When Bonhams announced the sale of Juan Manuel Fangio's 1954 Grand Prix-winning Mercedes W196 in March, the storied machine was expected to fetch around $7.5 million. Today, when the auctioneer's hammer fell, the Mercedes became the most valuable motor vehicle ever sold at auction, smashing the previous record with a final price of $29.6 million.
The Mercedes-Benz W196 took the legendary Fangio to his second of five world championships, winning the '54 German and Swiss Grand Prix in the process. The beautiful machine sports a 2.5-liter straight eight motor, and brought technologies such as fully-independent suspension and fuel-injected engines to Formula One. But perhaps the most amazing tale in the car's history is not its on-track success, but that it was forgotten about in a warehouse for 30 years. According to Bonhams, the owners tested the motor one last time prior to putting it in storage, where it sat until recently.
That sequester likely powered the record price; today's high-dollar car collectors value not just uniqueness but authenticity, much in the same way art collectors want originals rather than prints. Having Fangio's championship car in a broken-down but untouched state means far more to these bidders than if someone had tried to rebuild and repaint it three decades ago — and likely lost much of the look or original mechanical parts of the car in the process.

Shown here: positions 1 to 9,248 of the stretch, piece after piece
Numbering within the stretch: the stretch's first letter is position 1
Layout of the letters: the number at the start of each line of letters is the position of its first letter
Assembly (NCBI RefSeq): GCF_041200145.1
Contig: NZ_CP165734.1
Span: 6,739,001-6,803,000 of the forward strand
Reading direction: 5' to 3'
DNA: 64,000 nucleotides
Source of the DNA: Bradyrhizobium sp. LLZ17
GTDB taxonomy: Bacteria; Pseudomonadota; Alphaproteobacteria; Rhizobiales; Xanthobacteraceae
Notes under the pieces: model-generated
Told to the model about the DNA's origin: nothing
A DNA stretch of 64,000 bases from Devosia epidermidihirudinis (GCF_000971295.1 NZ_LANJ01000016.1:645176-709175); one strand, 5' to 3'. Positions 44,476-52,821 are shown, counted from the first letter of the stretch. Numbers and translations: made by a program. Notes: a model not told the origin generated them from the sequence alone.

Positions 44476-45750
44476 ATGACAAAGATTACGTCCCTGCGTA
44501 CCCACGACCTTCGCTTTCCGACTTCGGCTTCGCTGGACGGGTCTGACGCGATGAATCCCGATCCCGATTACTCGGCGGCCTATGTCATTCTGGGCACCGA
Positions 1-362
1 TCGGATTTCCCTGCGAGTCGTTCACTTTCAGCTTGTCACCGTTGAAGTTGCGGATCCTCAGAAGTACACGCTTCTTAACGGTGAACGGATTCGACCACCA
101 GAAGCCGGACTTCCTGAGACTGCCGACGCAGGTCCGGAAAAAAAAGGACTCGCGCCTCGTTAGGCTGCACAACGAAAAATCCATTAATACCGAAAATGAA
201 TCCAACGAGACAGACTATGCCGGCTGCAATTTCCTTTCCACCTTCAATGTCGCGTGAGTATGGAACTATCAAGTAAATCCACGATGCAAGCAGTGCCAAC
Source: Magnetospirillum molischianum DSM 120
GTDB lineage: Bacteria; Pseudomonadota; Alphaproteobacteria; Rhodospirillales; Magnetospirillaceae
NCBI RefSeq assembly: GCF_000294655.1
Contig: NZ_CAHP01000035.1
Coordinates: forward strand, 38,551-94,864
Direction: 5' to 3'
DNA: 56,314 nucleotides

The previous auction record was set in 2011, when a Ferrari Testarossa prototype brought in over $16 million. The final bid was for 17.5 million British pounds, or $26.4 million — the remainder came from the auction house's buyers fee.
Not only is it the most valuable car ever sold at auction, but it becomes the most valuable Formula One car ever sold, as well as the most valuable Mercedes-Benz. It's still shy of the supposed record of about $40 million, which the Mullin Museum paid for a 1936 Bugatti in 2010. No word on the name of the lucky buyer, nor what they plan to do with the $29 million hallway decoration, but Bonhams hopes the buyer restores it to run next year at the 60th anniversary of Fangio's win.